Hall Overton

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Hall Franklin Overton (February 23, 1920 – November 24, 1972) was an American composer, jazz pianist, and music teacher. He was born in Bangor, Michigan. He was the first of three sons born to Stanford and Ruth (Barnes) Overton and grew up in Grand Rapids, Michigan.

Life[edit]

As a youngster in this small mid-western town, he found that his few piano lessons didn't satisfy his longing for that elusive "something" he was seeking in music. He was fortunate in having a high school music teacher who recognized his gift, and urged him to study at The Chicago Musical College. It was there that he studied theory and compostition from 1940 to 1942. The latter year marked his entry into the armed services, and from 1942 until 1945 he served in overseas combat duty with the U.S. 3rd Armored Division. It was during that time that he learned to play jazz.

Upon his discharge from the army, he pursued his musical studies at The Juilliard School of Music, studying composition with Vincent Persichetti. He graduated in 1951 with an M.S. degree, and then became a member of the faculty there.

In later years, he also taught at the Yale School of Music and the New School of Social Research. He received awards from both The Koussevitzky Foundation and the John Simon Guggenheim Memorial Foundation.

His New York City loft at 821 Sixth Avenue (aka the Jazz Loft Project), alongside legendary photographer W. Eugene Smith, musicians Dick Cary and Jimmy Stevenson and others, and painter David X. Young in 1954, provided the perfect setting for the musicians to practice. The October 2000 release of Jazz Loft comprises many hours of these priceless sessions recorded by Smith. A large ongoing project involving Smith's photos and tapes can be seen at the Jazz Loft Project site.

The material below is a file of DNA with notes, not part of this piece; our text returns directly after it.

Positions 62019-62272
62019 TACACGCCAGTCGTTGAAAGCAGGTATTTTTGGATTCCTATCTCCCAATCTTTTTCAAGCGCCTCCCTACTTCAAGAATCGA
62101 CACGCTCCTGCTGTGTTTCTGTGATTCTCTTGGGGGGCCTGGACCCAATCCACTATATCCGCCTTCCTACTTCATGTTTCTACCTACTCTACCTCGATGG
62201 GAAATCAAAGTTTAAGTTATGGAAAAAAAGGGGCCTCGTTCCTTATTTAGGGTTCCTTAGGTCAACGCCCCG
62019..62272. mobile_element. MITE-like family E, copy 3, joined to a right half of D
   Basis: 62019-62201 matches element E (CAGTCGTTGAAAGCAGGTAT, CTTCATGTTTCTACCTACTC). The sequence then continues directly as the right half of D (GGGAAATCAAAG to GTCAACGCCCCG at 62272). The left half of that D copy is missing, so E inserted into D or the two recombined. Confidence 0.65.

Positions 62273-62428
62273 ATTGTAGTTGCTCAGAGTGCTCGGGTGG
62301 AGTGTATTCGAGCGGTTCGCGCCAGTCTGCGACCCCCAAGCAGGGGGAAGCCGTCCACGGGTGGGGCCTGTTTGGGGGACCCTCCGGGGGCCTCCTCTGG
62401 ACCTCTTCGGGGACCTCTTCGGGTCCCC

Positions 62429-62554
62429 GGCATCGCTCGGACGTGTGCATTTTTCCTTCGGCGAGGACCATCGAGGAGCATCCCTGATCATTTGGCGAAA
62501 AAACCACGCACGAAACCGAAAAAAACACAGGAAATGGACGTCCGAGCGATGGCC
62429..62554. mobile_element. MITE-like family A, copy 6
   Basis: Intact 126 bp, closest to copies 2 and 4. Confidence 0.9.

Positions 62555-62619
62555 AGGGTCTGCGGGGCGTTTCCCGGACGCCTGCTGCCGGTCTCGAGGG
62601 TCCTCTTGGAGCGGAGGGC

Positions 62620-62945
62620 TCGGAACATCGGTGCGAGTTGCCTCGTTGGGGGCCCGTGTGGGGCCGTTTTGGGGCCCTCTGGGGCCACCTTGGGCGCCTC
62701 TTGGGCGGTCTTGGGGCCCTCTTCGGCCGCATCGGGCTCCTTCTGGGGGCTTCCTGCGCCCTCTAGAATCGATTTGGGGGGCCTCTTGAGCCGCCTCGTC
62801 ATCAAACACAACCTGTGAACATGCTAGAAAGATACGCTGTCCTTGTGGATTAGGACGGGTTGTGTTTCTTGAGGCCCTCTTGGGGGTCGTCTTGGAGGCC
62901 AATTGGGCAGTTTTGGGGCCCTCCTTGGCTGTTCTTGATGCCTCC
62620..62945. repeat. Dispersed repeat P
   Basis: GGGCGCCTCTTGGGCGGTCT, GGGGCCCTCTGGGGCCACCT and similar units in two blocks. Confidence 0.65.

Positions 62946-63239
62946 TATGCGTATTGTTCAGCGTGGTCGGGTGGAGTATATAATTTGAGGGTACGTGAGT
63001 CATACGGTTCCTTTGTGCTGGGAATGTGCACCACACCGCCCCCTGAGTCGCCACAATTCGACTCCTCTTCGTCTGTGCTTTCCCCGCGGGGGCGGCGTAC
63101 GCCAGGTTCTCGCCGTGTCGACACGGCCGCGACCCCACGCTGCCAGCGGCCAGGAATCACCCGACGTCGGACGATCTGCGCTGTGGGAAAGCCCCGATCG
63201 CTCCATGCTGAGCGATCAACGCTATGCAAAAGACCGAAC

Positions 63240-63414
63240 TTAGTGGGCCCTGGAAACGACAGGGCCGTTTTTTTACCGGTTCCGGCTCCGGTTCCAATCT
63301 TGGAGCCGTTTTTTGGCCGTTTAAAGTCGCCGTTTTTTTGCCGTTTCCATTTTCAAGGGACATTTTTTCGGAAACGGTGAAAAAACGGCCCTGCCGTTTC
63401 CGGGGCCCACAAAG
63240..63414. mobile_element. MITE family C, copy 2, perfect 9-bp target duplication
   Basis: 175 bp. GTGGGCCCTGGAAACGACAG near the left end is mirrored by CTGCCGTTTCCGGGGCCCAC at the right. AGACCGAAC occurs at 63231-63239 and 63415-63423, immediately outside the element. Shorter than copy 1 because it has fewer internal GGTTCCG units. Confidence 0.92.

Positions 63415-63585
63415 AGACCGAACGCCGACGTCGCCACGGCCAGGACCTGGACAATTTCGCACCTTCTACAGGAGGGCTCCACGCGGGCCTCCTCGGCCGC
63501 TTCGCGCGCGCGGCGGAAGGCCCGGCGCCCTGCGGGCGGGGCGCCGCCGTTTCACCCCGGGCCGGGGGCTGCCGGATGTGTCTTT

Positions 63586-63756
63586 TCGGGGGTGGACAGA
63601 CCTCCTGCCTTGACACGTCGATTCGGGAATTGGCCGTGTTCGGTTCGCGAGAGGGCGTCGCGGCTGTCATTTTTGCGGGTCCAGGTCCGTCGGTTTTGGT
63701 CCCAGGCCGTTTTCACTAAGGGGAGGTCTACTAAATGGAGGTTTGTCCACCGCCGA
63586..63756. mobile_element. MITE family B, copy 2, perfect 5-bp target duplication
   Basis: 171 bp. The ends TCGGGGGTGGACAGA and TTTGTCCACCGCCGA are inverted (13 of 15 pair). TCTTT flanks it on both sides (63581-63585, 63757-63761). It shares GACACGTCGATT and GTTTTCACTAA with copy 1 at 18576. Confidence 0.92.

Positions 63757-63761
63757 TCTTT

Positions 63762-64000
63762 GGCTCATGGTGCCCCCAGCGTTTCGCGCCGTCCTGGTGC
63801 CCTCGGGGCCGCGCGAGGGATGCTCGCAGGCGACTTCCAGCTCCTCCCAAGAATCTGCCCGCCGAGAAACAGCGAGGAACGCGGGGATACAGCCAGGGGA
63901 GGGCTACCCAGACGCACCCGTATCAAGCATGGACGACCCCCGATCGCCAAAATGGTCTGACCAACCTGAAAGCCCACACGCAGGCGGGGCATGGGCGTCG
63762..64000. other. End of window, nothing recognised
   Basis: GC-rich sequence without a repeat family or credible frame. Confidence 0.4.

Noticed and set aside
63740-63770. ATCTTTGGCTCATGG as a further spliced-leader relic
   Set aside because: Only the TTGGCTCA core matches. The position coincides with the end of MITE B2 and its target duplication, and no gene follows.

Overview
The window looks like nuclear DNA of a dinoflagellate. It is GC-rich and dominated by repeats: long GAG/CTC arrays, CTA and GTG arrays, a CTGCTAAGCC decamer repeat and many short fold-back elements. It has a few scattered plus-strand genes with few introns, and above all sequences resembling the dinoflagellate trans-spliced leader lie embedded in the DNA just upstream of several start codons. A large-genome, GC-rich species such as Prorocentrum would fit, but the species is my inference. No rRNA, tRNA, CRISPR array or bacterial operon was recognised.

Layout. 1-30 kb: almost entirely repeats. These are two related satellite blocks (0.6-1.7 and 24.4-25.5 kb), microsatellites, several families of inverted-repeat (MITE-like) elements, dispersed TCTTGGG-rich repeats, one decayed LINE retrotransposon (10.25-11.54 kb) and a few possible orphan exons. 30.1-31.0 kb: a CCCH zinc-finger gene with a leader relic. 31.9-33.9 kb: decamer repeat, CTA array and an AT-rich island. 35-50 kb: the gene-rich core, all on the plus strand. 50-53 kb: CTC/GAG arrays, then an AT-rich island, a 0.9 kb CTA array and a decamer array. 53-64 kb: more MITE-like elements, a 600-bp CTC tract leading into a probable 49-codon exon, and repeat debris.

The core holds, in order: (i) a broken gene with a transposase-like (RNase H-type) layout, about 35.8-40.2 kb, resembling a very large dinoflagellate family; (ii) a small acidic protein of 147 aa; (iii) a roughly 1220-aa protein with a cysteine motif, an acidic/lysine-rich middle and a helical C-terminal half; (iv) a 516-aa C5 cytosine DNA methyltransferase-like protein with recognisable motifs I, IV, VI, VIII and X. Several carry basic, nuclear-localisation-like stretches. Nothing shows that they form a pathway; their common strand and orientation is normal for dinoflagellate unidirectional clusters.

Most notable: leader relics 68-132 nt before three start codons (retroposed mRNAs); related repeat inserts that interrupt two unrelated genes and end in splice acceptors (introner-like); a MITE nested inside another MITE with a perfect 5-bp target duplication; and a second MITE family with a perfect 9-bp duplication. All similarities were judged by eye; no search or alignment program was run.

While he was writing his classical compositions, he was also deeply immersed in jazz. He recorded with such notables as Stan Getz, Duke Jordan, Jimmy Raney and Teddy Charles. Thelonious Monk selected him to score his piano works for full orchestra. A performance of these compositions in New York City was recorded live on February 28, 1959 and released on the album The Thelonious Monk Orchestra at Town Hall. In 1963, Monk recorded a second live album with orchestra arrangements by Overton at the New York Philharmonic Hall entitled Big Band and Quartet in Concert.

Death[edit]

His opera, Huckleberry Finn, commissioned by the Barney Jaffin Foundation, was presented by The Juilliard Opera Company just months before his death on November 24, 1972, aged 52, from cirrhosis of the liver.

Family[edit]

He married Nancy Swain (1926–2009) in 1949; they had two sons: Richard Adair (Rick) Overton and Steven Swain Overton.

Hall Overton was also survived by his brothers Harvey and Richard Overton.

Comments[edit]

About his music, Hall Overton said:

Since I am both a composer and active jazz musician, my work reflects both of these sources of musical experience. As a composer, my main interest has been in the exploration of non-systematic, intuitive harmony, both tonal and dissonant from which other elements—melody, counterpoint and form—can be derived. I am not particularly concerned whether this places me in the middle of the road, left or right. Or even if there is such a thing as a road to be on or off. There are only individual expressions for which we must find the right language. Some are good, some are bad. My attitude towards jazz is one of deep respect. Having attempted to master this difficult and exacting art for several years, with some small degree of success, I feel that I have come to know it in a way that is possible only through actually performing and creating in this idiom. Jazz has had a strong influence on my compositional style, but purely on a subconscious level. For I am opposed to the practice of trying to make jazz respectable through the unnatural imposition of classical forms or materials. (Article information provided by his widow, Nancy.)

Discography[edit]

With Jimmy Raney

  • A (Prestige, 1954-55 [1957])

External links[edit]